Richard Veit: Fever! The History and Archaeology of the Philadelphia Lazaretto, a Precursor to Ellis Island

Barbara Ross's picture
April 23, 2018
New Jersey, United States
Subject Fields: 
Archaeology, Architecture and Architectural History, Historic Preservation, Immigration & Migration History / Studies, Public Health


The Delaware River Greenway Partnership (DRGP) will present an illustrated lecture, “Fever!  The History and Archaeology of the Philadelphia Lazaretto, a Precursor to Ellis Island,” by Dr. Richard Veit, on Monday, April 23, 2018 at 7:00 p.m. at the Phillip L. Pittore Justice Center, 25 North Union Street, Lambertville, NJ.  Open to the public free of charge.

The Philadelphia Lazaretto, located on the Delaware River in the community of Essington in Tinicum Township, Pennsylvania, is the oldest surviving lazaretto or quarantine station in North America.  A precursor to Ellis Island, it welcomed new immigrants to Philadelphia for over a century.  It also is a physical reminder of the horrific impact that yellow fever, an acute viral disease had on society in early America. Construction of the Lazaretto was prompted by the Yellow Fever Epidemic of 1793, which killed 5,000 of Philadelphia's inhabitants; nearly ten percent of the city's population.  This presentation examines the history of the Lazaretto and Monmouth University’s archaeological investigations at the site.  The building is a powerful reminder of how human relationships with other living things, in this case, mosquitoes and the viruses they carry, have shaped and continue to shape society.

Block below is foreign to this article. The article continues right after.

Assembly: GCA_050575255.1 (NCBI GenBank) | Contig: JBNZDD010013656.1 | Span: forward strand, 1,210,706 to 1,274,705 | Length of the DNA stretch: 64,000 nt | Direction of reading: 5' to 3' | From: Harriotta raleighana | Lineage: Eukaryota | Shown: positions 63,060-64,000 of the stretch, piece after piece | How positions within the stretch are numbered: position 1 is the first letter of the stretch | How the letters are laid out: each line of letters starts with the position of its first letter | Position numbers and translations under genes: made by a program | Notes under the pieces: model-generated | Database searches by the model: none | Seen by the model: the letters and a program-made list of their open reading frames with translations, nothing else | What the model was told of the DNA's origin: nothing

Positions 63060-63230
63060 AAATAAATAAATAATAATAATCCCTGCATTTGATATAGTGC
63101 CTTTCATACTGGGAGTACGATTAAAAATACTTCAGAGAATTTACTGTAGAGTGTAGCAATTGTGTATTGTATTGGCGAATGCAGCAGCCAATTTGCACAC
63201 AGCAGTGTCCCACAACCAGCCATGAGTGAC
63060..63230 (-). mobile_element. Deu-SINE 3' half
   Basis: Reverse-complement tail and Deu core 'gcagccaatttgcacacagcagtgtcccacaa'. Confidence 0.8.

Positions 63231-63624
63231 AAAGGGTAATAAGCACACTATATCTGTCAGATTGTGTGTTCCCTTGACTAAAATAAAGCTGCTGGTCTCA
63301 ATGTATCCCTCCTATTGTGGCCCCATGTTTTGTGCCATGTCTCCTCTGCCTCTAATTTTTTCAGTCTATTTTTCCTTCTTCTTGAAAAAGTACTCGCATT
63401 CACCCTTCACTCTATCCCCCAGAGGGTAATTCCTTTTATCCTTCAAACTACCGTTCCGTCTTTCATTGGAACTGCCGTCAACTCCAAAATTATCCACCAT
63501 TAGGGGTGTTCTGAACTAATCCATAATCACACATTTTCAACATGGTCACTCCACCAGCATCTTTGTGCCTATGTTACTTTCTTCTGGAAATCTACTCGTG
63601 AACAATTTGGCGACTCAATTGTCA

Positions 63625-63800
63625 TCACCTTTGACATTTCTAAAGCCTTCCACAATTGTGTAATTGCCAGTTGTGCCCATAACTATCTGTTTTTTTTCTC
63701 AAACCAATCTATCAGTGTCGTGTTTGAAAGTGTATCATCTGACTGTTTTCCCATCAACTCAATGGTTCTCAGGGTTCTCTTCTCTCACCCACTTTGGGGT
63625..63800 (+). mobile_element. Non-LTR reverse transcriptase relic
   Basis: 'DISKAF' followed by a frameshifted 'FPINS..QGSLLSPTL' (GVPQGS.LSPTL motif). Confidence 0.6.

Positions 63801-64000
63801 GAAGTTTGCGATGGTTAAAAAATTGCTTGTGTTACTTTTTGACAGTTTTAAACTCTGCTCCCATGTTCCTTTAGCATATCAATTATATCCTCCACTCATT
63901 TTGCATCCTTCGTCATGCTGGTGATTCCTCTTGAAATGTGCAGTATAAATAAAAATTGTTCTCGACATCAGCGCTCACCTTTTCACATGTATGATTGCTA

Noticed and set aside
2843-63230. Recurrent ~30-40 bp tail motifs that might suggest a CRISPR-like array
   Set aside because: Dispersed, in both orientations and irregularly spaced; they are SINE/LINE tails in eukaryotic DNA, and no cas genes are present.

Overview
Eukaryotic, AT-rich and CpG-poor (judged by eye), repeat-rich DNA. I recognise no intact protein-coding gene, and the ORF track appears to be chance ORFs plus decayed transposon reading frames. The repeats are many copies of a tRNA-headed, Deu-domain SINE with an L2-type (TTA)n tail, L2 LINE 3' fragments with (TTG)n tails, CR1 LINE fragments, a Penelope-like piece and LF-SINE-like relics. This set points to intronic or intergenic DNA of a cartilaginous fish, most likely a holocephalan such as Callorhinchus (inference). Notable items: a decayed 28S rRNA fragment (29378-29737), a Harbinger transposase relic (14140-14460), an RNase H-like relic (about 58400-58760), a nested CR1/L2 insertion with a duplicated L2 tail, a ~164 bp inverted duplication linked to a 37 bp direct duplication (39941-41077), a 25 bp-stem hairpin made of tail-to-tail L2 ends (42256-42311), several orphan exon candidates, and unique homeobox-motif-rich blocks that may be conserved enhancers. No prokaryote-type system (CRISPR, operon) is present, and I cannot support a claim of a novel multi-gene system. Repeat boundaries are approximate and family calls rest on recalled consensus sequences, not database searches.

Richard Veit is Professor of Anthropology and chair of the Department of History and Anthropology at Monmouth University.


Contact Info: 

Barbara Ross, DRGP Trustee: 609 924-2683

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